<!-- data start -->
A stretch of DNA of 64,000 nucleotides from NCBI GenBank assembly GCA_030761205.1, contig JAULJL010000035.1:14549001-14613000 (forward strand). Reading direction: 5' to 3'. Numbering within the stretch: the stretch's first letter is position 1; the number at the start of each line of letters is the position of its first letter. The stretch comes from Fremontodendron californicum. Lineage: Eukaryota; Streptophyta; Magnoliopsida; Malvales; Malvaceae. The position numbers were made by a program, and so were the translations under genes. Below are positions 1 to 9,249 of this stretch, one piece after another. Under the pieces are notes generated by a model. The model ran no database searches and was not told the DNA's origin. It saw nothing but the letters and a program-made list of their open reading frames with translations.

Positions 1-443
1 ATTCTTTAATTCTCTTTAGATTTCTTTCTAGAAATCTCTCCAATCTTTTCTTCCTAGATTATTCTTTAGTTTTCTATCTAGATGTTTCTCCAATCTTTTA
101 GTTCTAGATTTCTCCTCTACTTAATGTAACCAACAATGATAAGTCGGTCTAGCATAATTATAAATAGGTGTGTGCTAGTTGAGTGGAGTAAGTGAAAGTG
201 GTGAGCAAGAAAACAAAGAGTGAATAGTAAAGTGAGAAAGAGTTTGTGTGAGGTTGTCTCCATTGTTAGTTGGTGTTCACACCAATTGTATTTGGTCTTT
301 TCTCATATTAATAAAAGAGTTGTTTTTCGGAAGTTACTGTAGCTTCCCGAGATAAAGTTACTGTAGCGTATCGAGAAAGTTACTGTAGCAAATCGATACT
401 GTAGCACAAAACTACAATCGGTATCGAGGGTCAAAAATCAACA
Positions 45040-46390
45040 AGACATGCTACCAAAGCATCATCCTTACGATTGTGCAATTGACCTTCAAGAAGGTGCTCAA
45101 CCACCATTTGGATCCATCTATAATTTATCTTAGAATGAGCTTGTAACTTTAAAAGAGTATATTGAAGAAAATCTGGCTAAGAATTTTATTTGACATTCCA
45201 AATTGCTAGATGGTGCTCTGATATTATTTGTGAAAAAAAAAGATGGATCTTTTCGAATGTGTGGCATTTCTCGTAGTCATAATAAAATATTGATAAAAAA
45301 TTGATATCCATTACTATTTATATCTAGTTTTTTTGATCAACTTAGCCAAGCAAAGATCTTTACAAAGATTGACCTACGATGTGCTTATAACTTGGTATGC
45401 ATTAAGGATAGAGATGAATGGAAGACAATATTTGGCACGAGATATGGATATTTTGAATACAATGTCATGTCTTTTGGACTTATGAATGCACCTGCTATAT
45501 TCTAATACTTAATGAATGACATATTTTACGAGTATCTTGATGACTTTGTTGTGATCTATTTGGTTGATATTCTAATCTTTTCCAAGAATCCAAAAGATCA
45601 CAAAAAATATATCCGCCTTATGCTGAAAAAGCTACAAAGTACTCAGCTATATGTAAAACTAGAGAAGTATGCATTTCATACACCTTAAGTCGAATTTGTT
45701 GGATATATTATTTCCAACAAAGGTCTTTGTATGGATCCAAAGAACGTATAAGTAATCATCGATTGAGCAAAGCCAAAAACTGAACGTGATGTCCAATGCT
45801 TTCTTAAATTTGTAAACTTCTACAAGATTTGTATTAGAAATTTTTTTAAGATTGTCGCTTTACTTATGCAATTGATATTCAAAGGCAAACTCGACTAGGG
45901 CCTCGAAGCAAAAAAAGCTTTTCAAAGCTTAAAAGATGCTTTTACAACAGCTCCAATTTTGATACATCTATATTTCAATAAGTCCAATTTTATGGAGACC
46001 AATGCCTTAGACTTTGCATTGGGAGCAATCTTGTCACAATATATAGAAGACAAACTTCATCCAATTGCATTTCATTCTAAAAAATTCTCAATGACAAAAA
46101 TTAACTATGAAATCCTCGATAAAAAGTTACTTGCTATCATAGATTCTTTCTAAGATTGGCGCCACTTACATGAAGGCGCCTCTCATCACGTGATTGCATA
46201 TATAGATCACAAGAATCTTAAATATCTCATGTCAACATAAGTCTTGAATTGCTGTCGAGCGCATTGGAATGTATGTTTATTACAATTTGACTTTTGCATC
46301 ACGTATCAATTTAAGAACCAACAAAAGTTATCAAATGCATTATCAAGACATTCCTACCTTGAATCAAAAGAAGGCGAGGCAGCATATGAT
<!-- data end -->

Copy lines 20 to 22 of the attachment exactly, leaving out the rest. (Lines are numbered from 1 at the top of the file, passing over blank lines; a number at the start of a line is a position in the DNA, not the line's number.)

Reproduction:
46101 TTAACTATGAAATCCTCGATAAAAAGTTACTTGCTATCATAGATTCTTTCTAAGATTGGCGCCACTTACATGAAGGCGCCTCTCATCACGTGATTGCATA
46201 TATAGATCACAAGAATCTTAAATATCTCATGTCAACATAAGTCTTGAATTGCTGTCGAGCGCATTGGAATGTATGTTTATTACAATTTGACTTTTGCATC
46301 ACGTATCAATTTAAGAACCAACAAAAGTTATCAAATGCATTATCAAGACATTCCTACCTTGAATCAAAAGAAGGCGAGGCAGCATATGAT